We’re all building sandcastles at the edge of an incoming cosmic tide, and we’re all neurotic, deep down or otherwise, and some of us are tracking oblivion with each heartbeat, and some of us have established a high-fenced parochial kingdom that bans pizza and sugary drinks, because Kafka didn’t try that, did he? A failure of imagination.
Sports, being both culturally important and practically useless, lend themselves—perhaps particularly in August, when the nothingness of the various offseasons starts to feel physical—to lonely little meditations on The Meaning of It All, but the people who work in them tend to be some of the more hard-bitten realists humanity has to offer. I’m imagining Bill Belichick's face flattening into a two-dimensional grimace after reading two paragraphs of Barthes, and I’m thinking of the time Tom Haberstroh tried to explain the spirit of a rule to Chris Paul and Paul snarled back that rules don’t have a spirit. This stuff is weird and weighty apparently only from the outside looking in. Cristiano Ronaldo has never appeared to be bothered by the great big why of a life spent kicking a ball around.
To be a famous athlete or coach, in other words, is to continually discover the schism between the doing of a thing and the heady swirl of thinking about it.
There’s a Pep Guardiola who lives in my mind who speaks in long, prescriptively Cruyffian monologues about what soccer is and isn’t, and there’s a Pep who doesn’t talk in game-recognize-game bromides about José Mourinho’s coaching. But the first one is actually Xavi, and the second appeared just once, amid perhaps the most grueling chapter of Madrid and Barcelona’s rivalry. The real Pep is much more like a figure a polemicist might invent than a polemicist himself. The byzantinely expressive, possession-heavy style his teams play is fuel for an argument he isn’t interested in making. He shepherded tiki-taka along toward its symphonic apotheosis because that was the best way to play with a bunch of lilliputian creative geniuses in the squad. He shifted toward a 3-4-3 in the post-Zlatan years because, screw it, why bother pretending Dani Alves plays the same position as Tony Hibbert? He reformed Bayern’s tactics because he correctly believed Philipp Lahm was capable of more, and that Thiago was Iniesta’s heir. These were merely methods employed to win games, he claims. Not everyone buys that explanation. You can’t control what people make of you.
Which is why the impression that Pep is an evangelist or an aesthete persists. For his part, he has constantly, to a steal a phrase from David Milch, tried to rest transparently in the spirit which gave him rise, understanding his ideas about the sport as nothing more sacred than tools. He’s been through a few trials, looking worn down and sad during his last days at Camp Nou, radiating some occupying force vibes at Bayern, and coming off a whit insecurely tyrannical at Manchester City, but the goal, on its face, has always been unpretentious enough: the pursuit of a performance and a scoreline he can be happy with.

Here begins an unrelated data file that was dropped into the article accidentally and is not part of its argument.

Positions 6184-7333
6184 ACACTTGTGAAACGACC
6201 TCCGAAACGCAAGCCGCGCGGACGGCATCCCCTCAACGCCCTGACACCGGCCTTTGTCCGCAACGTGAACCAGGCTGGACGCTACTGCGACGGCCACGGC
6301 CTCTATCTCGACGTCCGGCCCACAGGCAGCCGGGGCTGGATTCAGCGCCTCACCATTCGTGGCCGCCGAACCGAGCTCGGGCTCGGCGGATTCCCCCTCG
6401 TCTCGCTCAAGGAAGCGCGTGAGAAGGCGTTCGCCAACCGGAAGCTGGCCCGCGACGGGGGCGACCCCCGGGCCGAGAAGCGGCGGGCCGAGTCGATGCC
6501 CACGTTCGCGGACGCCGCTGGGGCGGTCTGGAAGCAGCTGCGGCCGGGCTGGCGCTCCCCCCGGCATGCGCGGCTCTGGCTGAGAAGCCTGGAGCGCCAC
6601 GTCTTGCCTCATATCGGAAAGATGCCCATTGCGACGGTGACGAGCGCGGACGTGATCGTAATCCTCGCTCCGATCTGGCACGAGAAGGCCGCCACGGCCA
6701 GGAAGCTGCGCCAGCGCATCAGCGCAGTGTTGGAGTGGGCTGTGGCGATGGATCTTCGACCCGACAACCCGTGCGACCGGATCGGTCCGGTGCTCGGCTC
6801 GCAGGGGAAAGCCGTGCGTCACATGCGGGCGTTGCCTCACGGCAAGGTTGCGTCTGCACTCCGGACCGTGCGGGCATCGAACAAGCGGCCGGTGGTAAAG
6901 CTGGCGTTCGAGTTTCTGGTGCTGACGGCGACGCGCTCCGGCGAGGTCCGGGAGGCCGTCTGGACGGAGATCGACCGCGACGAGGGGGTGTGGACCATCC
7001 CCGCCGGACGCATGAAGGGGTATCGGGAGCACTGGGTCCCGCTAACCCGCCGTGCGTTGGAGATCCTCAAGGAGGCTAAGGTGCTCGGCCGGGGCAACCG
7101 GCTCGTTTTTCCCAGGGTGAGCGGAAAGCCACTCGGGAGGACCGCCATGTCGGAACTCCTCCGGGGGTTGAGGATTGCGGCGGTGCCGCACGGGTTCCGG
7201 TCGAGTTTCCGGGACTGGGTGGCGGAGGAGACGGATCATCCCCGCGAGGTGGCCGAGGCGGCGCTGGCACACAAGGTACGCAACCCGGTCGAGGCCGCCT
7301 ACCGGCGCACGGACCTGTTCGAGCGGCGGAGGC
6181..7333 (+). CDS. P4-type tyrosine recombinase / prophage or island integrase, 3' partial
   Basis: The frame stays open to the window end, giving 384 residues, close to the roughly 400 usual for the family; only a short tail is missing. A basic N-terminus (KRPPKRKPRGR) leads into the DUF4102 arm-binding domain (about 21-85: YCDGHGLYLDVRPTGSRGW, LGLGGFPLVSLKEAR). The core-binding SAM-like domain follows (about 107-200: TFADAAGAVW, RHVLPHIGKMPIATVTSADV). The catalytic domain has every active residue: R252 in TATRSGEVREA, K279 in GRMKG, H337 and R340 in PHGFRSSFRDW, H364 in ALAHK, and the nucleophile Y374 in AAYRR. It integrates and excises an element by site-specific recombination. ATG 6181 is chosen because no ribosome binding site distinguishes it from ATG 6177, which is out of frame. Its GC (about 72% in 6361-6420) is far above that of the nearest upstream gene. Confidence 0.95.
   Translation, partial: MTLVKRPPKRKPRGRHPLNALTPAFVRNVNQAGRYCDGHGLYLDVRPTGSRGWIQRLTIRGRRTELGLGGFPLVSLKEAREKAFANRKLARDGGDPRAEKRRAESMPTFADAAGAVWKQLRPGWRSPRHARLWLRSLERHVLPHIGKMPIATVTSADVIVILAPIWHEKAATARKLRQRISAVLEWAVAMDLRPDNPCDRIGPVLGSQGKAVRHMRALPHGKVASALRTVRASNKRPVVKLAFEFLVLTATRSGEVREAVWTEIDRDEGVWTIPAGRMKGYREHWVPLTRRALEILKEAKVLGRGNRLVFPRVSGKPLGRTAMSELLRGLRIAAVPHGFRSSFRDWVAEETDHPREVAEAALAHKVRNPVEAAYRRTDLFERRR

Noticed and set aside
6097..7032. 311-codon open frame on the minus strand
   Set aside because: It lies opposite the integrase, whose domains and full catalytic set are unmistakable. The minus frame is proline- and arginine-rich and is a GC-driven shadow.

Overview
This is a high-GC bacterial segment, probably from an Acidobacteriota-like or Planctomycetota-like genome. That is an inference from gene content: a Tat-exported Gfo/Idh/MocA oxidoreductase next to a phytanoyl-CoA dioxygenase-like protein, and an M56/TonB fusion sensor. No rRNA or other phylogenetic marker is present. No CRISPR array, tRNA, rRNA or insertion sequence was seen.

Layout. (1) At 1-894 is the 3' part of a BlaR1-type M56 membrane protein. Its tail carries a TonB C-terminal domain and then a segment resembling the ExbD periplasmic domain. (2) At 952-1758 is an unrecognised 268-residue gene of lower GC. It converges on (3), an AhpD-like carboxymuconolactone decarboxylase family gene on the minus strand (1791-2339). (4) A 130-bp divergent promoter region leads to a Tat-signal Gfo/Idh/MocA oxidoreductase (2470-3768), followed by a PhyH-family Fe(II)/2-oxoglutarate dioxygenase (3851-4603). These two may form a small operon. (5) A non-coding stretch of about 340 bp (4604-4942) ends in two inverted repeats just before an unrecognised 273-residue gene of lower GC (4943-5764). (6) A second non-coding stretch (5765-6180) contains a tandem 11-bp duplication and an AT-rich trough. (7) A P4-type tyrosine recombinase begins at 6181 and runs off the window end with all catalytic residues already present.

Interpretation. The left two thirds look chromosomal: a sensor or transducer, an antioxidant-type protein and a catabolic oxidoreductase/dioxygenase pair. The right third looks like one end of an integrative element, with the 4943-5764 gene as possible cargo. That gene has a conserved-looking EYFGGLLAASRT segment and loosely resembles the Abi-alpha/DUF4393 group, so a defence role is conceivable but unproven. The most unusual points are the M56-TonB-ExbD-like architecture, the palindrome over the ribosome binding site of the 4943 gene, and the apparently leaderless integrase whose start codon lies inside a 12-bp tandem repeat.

Of course vanity is a factor in this, and of course winning games is not strictly about winning games. Pep’s not a saint who has emptied himself out for god to flow into, and he has Barack Obama-like desire to write his own history. His first big-time job at Barcelona worked out mostly swimmingly, and you could see his plan take shape as reports emerged that he was studying German five hours a day during his one-year Manhattan sabbatical: favorite son renovates spiritual home, then pulls off a similar feat in considerably less familiar confines. He dented his own legend at Bayern, but mildly, and now he’s building something out of whole cloth and an obscene amount of oil money at City. Each job has been a point Pep is trying to make, though the point hasn’t been more complicated than that he knows what he’s doing. The Cules who canonize him and the Allianz-goers who rejected his concepts as too cute and baroque don’t realize that Pep’s not in possession of some profound truth so much as he’s chasing complete expertise. He doesn’t believe in perfection, but he’d like to know the recipe for it.